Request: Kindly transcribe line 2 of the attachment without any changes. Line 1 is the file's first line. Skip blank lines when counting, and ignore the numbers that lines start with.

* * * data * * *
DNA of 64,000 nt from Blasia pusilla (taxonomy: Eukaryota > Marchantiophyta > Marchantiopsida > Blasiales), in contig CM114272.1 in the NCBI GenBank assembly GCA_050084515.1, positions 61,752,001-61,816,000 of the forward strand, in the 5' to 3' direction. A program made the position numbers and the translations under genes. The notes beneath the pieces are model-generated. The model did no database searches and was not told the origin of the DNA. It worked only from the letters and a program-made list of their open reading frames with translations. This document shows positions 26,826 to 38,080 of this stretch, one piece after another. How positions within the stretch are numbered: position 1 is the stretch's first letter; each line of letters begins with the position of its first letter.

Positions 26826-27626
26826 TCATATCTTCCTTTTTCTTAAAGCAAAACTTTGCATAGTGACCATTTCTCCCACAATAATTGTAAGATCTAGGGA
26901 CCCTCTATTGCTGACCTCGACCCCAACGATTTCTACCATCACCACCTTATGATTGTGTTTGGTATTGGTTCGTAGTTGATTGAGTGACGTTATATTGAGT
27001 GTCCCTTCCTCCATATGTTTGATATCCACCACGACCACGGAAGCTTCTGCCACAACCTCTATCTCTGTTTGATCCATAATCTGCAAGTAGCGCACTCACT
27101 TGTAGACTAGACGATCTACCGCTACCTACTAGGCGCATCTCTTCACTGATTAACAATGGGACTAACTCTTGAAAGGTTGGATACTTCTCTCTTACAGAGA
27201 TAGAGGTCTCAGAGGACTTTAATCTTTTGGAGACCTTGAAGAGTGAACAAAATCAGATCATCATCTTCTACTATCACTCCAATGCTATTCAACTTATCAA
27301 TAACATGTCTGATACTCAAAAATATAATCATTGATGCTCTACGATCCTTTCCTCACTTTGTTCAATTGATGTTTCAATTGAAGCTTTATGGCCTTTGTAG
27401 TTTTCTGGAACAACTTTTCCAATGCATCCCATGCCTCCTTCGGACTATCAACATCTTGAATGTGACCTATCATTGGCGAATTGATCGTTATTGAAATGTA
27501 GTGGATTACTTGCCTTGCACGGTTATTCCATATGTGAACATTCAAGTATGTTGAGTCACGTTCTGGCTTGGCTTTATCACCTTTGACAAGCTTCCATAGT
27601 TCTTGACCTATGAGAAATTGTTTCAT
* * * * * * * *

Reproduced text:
Positions 26826-27626